Having been spotted out for shawarma in Calgary Tuesday night, Alberta Premier Jason Kenney cautiously emerged back into the artificial light of political life yesterday.
Rather than making an actual public appearance and risking having to answer rude questions by the province's media, uncharacteristically uncooperative after Kenney's two-week vacation ran to 23 days during which the province drifted leaderless through the fourth wave of the pandemic, Kenney settled for an hour-long Facebook Live audience with Alberta's digitized commoners.
Beamed from his Calgary office, the premier shrugged, grimaced and gesticulated, offering rambling, often uninformative and occasionally incoherent responses to questions typed into their devices by supposedly random Albertans.
Clearly this is a man in love with the sound of his own voice, and untroubled by the lack of anyone else's.
The effect of the premier's surreality TV production was mildly disconcerting, and sometimes comedic in a Monty Python-esque manner, as when he favourably compared how his United Conservative Party government has handled the COVID-19 pandemic to the way the Alberta NDP didn't deal with it when it wasn't in power.
But if it had been, Kenney explained earnestly, it would have been "just massively devastating…Misery, and depression, mental-health crisis, addictions crisis, bankruptcies, financial collapse, would be incalculable." Plus obesity, childhood obesity, he added moments later.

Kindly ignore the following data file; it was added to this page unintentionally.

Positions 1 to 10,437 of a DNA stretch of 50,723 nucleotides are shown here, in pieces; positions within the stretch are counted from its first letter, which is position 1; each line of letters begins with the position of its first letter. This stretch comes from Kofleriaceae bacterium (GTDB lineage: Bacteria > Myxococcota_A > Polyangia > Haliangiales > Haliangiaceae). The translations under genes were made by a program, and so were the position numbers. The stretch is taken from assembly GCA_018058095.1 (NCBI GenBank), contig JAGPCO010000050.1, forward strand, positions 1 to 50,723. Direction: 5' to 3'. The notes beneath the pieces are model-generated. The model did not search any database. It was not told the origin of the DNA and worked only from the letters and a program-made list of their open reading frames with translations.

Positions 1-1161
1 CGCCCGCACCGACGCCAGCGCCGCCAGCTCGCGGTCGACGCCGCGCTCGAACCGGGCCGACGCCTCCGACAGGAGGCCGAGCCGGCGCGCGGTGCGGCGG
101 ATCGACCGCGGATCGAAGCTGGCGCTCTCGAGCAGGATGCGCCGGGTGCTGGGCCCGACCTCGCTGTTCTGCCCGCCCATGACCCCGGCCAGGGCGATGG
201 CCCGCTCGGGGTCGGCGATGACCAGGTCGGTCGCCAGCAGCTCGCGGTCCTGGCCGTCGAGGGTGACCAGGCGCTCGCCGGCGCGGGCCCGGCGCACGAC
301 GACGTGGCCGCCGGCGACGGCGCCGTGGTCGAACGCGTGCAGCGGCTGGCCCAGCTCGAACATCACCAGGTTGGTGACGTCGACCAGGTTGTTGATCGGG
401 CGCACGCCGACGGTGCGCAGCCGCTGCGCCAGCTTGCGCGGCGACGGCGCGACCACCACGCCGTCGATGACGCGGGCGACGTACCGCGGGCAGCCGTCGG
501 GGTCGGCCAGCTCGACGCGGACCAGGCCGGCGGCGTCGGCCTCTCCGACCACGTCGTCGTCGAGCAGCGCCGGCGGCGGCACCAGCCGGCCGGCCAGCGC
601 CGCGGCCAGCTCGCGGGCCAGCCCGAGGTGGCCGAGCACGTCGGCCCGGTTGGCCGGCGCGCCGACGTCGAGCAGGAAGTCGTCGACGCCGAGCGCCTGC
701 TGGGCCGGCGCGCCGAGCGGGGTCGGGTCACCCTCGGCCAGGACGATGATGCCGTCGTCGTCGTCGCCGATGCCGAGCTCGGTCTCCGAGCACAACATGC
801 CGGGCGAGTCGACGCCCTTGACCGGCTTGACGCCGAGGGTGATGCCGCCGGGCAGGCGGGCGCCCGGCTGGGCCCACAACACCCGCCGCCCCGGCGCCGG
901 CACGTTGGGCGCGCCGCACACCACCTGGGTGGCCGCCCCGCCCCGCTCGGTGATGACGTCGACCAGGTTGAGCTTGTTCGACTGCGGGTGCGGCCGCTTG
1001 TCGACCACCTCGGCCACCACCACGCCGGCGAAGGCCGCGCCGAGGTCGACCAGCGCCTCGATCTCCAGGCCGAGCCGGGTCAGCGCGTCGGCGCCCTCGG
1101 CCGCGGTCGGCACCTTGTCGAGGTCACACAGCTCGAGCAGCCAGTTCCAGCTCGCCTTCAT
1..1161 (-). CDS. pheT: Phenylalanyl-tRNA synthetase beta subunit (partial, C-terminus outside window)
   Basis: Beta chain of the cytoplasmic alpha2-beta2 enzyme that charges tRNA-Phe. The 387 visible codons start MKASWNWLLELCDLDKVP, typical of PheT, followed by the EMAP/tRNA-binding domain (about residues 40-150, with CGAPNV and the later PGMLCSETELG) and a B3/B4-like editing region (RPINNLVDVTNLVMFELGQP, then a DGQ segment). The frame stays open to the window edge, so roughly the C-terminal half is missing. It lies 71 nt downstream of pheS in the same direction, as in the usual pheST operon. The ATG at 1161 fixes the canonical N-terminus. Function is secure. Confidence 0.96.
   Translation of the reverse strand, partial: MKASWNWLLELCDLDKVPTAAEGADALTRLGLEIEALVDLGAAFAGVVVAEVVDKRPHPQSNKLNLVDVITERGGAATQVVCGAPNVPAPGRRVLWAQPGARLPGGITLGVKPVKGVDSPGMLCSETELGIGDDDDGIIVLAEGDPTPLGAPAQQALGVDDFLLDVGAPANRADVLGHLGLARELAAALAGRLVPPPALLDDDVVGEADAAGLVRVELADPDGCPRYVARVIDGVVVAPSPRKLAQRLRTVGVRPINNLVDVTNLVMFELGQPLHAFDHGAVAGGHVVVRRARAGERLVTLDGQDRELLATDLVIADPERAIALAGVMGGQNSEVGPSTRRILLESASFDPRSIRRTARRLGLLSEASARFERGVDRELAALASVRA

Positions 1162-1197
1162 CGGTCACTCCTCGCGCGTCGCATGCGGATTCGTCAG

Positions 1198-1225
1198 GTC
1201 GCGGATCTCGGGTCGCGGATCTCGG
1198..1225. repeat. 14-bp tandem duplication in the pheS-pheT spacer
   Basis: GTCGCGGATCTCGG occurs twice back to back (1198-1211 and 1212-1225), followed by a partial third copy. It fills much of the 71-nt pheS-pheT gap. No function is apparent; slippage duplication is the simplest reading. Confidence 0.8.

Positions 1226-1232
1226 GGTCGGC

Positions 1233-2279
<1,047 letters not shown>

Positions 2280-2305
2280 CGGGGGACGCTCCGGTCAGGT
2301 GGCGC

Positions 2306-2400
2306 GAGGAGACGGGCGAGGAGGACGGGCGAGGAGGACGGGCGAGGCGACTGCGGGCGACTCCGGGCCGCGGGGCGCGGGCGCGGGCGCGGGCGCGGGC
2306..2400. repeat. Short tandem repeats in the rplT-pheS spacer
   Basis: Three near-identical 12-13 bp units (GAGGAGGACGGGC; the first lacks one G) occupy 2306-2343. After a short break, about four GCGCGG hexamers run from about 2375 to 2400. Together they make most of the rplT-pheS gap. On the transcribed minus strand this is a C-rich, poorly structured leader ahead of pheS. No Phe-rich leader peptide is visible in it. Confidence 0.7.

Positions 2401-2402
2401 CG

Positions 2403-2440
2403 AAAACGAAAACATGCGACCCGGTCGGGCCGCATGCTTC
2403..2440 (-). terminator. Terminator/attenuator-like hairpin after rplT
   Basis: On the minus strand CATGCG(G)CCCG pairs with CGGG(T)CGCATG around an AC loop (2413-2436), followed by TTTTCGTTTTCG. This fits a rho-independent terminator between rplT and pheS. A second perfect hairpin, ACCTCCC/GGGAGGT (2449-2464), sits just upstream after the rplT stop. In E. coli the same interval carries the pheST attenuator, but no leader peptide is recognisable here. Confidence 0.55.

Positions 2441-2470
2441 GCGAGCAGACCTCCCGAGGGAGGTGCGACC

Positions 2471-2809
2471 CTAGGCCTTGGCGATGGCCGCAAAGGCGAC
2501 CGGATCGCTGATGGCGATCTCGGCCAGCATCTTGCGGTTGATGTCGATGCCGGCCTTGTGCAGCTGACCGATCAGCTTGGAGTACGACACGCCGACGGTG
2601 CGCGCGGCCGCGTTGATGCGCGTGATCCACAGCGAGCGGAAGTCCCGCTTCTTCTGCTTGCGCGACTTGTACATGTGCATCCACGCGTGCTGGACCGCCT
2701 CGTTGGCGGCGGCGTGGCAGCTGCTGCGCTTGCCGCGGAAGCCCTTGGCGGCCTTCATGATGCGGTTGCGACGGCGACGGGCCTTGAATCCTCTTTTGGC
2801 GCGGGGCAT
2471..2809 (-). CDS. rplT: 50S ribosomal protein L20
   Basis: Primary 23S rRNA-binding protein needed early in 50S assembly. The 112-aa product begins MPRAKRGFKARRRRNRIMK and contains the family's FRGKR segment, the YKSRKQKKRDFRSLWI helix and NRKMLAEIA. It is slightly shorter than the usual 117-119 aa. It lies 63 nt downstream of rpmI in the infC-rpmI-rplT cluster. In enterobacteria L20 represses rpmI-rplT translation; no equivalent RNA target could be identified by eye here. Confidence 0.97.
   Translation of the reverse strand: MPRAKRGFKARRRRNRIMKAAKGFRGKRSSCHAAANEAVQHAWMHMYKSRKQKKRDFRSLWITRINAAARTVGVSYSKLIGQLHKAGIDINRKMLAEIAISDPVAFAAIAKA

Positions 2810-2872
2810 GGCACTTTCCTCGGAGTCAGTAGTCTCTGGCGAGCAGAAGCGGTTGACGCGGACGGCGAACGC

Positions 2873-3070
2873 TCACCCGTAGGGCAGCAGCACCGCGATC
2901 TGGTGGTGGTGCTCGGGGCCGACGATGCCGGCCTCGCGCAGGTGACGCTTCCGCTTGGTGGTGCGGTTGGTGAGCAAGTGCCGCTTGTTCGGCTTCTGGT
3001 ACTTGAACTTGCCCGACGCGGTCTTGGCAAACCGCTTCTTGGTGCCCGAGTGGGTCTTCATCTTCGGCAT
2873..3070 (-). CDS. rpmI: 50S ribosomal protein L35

Well, nothing like that happened on his watch, did it?
Having dispensed with what the NDP didn't do, Kenney moved along to a variety of other topics, imparting little news.
As for criticism he'd been unaccounted for as the province's hospitals filled with new COVID patients, the premier intoned: "It's important that a person in my position doesn't burn out."
Departing Conservative MP develops independent streak
It looks as if David Yurgdiga, the Fort McMurray-Cold Lake MP who recently announced he would not be seeking re-election after running afoul of Opposition Leader Erin O'Toole's effort to give the federal Conservatives a new moderate look, is not going quietly into that good night.
Some of the social conservative ideas expressed by the former reeve of Athabasca County were apparently too much for O'Toole, who has spied an opportunity to get his name in the history books, and Yurdiga was accordingly given a gentle shove toward the door.
The last straw seems to have been the tarpatch MP's too-public complaint about civil servants being required to be vaccinated against COVID-19 if they wanted to keep their jobs. "It is our job to stand up against this tyrannical idea that forces discrimination based on what Canadians choose to do with their bodies," he proclaimed in an Aug. 13 new release.
That embarrassed the Conservative leader, who obviously knows it won't take much to blow his recent stronger polling off course.
Now that he's not seeking re-election, though, Yurdiga seems to be developing a more independent streak.